An innovative program that helps refugees with their finances is among 90 Florida programs that shared $67-million under President Bush's faith-based and community initiatives, an analysis by the Associated Press concluded.
Homeless organizations, abstinence programs for teens, Head Start for youngsters and housing for the elderly are among the programs receiving the lion's share of the money in Florida in 2003. The grants are part of the $1-billion the government gave to social service organizations nationwide it considered to be faith-based.
Bush pledged to provide federal funds to religious groups to perform social services, saying they often are able to do a better job than governmental agencies.
Civil libertarians have expressed concerns that channeling government money through religious groups violates the separation of church and state.
But Jim Towey, who directs the White House Office of Faith-Based and Community Initiatives and once headed Florida's social service agency, said the administration has been clear that "government money is not to fund religious activities."
One organization receiving faith-based money was Lutheran Social Services of Northeast Florida, which got $1-million in 2003 to set up individual development accounts for refugees. Over five years, the program has received $3.65-million in grants from the Office of Refugee Resettlement.
Karen Rieley said the Jacksonville group is designed to help people and not to proselytize.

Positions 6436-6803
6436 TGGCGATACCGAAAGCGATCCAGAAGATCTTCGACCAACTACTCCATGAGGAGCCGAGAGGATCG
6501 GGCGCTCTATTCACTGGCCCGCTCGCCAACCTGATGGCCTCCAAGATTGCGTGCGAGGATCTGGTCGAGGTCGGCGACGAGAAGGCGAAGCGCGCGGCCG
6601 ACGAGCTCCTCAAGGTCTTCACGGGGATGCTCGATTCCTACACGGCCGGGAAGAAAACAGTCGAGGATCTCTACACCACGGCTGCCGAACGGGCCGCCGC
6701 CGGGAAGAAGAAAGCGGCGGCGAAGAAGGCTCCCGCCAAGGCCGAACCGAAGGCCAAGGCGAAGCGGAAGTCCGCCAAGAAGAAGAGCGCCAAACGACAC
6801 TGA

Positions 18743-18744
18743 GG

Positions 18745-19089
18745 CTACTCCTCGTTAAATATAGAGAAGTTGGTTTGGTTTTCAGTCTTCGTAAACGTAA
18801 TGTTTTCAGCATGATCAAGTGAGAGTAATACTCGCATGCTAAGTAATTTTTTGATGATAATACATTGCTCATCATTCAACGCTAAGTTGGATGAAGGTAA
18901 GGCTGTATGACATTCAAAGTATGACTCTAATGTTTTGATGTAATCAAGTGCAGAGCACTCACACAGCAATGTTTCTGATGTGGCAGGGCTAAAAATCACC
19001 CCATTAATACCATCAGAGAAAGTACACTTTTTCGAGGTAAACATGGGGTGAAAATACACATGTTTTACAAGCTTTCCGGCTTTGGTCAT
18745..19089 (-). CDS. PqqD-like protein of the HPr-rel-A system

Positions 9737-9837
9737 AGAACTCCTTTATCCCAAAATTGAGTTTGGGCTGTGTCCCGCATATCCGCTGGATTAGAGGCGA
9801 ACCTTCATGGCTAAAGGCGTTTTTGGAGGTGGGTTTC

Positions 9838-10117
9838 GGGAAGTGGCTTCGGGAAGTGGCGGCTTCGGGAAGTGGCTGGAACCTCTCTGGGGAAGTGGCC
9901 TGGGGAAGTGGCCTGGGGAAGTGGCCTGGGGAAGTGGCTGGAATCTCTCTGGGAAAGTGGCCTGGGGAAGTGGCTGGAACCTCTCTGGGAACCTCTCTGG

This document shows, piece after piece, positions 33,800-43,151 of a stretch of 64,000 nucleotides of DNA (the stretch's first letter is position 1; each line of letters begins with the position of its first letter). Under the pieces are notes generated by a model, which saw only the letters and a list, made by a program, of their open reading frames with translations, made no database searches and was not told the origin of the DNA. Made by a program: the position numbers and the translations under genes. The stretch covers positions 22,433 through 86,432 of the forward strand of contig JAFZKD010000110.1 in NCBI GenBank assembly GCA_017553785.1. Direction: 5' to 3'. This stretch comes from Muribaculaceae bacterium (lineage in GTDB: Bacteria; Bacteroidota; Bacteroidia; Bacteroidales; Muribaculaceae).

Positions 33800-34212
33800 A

About 86 percent of its grant money went to match refugees' earnings and savings. The program enrolled 1,921 clients and opened 986 bank accounts. The individual development accounts are an antipoverty program designed to build assets for low-income refugees with a goal of promoting economic independence.
Elsewhere, Head Start programs designed to increase school readiness of young children in low-income families accounted for more than about 40 percent of all the faith-based money coming into Florida in 2003.
Many county governments received a total of $17.7-million to provide housing in 2003. Some of the programs were administered by charities with religious connections, including Volunteers of America of Florida in Tampa.
The other huge category receiving faith-based money was for housing or rent assistance for low-income seniors, where five religious organizations received about $25.1-million. One was the Presbytery of Tampa Bay in St. Petersburg, which received $5.9-million in 2003.
Abstinence Education, a program supported by President Bush, was the focus of two grants in 2003, including one to Pinellas Crisis Pregnancy Center in Pinellas Park, which received $223,642.